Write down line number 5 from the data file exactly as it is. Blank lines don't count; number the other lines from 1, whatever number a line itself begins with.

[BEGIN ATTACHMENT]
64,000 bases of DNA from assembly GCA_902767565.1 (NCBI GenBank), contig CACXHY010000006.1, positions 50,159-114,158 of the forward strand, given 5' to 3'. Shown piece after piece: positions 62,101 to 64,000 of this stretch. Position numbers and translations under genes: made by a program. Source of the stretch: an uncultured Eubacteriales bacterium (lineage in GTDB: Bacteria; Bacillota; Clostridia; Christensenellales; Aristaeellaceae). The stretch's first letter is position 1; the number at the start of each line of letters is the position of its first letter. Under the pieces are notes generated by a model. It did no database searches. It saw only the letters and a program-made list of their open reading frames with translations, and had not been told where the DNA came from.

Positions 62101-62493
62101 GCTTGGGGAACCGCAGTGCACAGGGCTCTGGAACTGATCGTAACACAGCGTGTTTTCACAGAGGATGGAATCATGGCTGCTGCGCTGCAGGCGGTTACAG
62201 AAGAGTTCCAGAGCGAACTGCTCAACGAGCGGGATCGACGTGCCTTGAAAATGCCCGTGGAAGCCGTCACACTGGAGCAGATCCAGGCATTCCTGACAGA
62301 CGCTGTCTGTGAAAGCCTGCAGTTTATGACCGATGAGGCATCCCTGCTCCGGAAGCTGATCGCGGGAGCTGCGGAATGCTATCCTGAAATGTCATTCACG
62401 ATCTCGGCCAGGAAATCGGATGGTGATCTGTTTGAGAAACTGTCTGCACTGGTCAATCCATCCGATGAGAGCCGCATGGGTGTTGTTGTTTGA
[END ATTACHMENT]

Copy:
62301 CGCTGTCTGTGAAAGCCTGCAGTTTATGACCGATGAGGCATCCCTGCTCCGGAAGCTGATCGCGGGAGCTGCGGAATGCTATCCTGAAATGTCATTCACG